Date Set for US-Canada COOL Hearing

GLOBAL - The dispute between the US and Canada over the implementation of Country of Origin Labelling (CCOL) is expected to be heard by the World Trade Organisation Disputes Panel next month.
calendar icon 21 January 2014
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The WTO has set the dates of 18 and 19 February for the hearing in Geneva.

The dispute surrounds the detail of the US mandatory country of origin labelling regulation – COOL – which Canada believes discriminates against Canadian beef cattle and pigs imported into the US.

The dispute, which is supported by Mexico Argentina, Australia, China, Colombia, India, Japan, Korea, Mexico, Peru, New Zealand, Brazil, the European Union, Guatemala and Chinese Taipei centres around provisions in the Agricultural Marketing Act of 1946 as amended by the 2008 Farm Bill and as implemented through an Interim Final Rule of 28 July 2008.

These include the obligation to inform consumers at the retail level of the country of origin in respect of covered commodities, including beef and pork.

The eligibility for a designation of a covered commodity as exclusively having a US origin can only be derived from an animal that was exclusively born, raised and slaughtered in the United States.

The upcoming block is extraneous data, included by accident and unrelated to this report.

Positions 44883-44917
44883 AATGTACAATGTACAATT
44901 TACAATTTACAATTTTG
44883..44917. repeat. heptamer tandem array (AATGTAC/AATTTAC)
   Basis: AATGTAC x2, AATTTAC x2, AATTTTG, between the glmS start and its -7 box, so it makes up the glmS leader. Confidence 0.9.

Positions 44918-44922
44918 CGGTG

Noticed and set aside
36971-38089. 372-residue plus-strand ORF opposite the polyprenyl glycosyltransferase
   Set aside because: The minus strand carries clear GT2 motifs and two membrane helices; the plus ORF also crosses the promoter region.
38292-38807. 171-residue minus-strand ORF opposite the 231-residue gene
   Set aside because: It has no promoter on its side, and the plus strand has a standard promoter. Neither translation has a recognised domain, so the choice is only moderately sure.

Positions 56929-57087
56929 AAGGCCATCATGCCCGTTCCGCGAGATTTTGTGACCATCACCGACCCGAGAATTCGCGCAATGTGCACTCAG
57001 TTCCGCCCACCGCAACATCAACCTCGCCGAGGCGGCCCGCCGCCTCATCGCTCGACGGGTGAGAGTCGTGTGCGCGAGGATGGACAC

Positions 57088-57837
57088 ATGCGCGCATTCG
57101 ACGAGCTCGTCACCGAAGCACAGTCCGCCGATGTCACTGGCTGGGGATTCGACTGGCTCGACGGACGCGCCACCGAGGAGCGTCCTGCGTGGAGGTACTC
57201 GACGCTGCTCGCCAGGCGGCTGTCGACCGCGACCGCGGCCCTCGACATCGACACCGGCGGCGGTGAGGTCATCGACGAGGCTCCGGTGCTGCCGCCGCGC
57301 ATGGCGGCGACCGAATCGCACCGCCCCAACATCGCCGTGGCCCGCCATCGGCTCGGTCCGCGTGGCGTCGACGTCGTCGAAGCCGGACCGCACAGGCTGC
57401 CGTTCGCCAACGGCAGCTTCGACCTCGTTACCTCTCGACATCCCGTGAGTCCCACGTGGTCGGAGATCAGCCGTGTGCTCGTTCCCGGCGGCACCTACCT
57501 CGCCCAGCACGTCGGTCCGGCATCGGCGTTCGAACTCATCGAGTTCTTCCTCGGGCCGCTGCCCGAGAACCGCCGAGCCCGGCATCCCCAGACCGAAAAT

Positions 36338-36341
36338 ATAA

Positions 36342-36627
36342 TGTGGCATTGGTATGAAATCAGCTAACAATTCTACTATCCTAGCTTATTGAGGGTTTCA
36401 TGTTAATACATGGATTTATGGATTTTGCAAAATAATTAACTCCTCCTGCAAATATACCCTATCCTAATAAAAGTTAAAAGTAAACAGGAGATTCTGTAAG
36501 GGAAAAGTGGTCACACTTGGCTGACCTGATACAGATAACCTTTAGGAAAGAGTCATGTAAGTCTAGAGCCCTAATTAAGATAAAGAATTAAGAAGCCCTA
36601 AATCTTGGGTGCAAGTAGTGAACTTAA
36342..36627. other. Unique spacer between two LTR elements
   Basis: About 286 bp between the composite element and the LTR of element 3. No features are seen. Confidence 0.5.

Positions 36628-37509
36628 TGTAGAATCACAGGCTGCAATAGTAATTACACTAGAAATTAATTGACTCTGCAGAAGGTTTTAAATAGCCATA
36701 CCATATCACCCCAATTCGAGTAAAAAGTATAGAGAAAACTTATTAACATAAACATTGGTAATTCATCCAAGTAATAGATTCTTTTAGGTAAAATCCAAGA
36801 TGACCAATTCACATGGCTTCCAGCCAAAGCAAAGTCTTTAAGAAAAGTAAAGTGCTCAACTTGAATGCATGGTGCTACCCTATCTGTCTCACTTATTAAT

This would exclude such a designation in respect of beef or pork derived from livestock that is exported to the United States for feed or immediate slaughter.

Canada alleges that the mandatory COOL provisions appear to be inconsistent with the United States' obligations under the WTO Agreement.

After the WTO found in favour of Canada and four years of negotiations, the US was given until May last year to amend the regulations to make them less discriminatory.

Although the US told the WTO on 23 May 2013, the USDA had issued a final rule that made certain changes to the COOL labelling requirements that had been found to be inconsistent with Article 2.1 of the TBT Agreement and the US believed that the final rule had brought it into compliance with the DSB recommendations and rulings, Canada did not agree.

The Canadian negotiators said that the changes were more restrictive and caused further harm.

At that point, Canada initiated disputes proceedings against the US, which are due to be heard next month.

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